From the Jerusalem Post:
Archeologists say they have found remains of the ancient Jewish village of Shikhin, located in the central Galilee, which could be instrumental in the study of Jewish life in the region and the origins of Christianity.
Dr. Mordechai Aviam of Kinneret College’s Institute for Galilean Archeology and co-director of the Shikhin expedition, said on Sunday the findings so far include evidence of an ancient synagogue and remnants of pottery production.
The expedition is a joint project led by Aviam, Samford University Religion Professor James Riley Strange and Kentucky Christian University Biblical Studies Professor David Fiensy.
Aviam said the project, which has included two years of excavations thus far, would help to answer crucial historical questions surrounding the identity of the Galileans.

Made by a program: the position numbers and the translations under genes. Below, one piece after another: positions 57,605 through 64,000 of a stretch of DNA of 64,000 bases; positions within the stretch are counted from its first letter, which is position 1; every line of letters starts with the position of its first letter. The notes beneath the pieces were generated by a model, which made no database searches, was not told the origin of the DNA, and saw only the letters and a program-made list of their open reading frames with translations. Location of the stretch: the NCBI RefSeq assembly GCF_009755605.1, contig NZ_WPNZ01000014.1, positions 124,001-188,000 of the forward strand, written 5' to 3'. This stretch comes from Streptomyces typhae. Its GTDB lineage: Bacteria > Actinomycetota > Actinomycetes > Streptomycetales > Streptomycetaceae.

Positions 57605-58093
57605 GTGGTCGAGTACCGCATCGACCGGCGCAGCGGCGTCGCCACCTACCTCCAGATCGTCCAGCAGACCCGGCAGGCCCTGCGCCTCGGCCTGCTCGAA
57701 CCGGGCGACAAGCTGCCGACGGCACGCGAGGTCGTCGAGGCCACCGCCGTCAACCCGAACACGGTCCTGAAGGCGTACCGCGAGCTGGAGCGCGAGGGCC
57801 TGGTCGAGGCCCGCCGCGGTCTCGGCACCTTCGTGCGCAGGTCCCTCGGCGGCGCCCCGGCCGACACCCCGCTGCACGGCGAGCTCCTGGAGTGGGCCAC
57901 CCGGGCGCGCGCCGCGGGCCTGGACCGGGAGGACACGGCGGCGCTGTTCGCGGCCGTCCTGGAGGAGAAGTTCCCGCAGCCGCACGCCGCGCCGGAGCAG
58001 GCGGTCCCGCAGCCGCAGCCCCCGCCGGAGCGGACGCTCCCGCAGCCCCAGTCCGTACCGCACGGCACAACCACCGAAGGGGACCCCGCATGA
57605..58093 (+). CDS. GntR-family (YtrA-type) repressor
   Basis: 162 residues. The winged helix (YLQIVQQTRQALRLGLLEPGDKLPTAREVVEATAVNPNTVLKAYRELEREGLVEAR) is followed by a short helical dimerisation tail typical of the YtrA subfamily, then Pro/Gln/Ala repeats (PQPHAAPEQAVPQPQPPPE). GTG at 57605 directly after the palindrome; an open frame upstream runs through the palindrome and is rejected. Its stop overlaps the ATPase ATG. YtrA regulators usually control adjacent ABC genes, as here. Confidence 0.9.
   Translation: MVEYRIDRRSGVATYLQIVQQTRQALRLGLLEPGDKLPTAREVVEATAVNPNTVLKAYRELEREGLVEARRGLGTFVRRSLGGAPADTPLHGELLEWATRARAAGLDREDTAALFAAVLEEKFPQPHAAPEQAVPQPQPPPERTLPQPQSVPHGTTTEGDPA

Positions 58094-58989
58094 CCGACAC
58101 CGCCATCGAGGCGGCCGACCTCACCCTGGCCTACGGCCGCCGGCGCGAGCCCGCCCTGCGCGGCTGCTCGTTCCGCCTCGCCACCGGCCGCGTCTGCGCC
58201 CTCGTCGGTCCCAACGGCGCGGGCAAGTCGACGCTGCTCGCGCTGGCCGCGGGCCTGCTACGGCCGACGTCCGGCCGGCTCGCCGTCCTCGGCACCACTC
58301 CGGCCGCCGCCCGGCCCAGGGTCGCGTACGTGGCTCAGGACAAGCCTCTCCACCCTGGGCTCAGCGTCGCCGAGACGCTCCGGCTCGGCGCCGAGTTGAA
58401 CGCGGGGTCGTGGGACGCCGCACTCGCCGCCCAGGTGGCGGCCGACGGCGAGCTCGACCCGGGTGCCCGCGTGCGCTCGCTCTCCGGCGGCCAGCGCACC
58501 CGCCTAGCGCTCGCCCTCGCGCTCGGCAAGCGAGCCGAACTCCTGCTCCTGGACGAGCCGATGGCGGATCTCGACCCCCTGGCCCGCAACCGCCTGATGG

“Who were the Galileans?” he asked. “Where they remnants from the First Temple period? Were they people who came from Judea? Were they people who converted [to Judaism]?” Aviam noted that the village is mentioned along with neighboring city Sepphoris (modern Tzipori) by first-century historian Flavius Josephus, and in the Talmud as a village home to many potters.
The story continues to describe the record number of oil lamp molds that have been discovered at the site.
HT: Joseph Lauer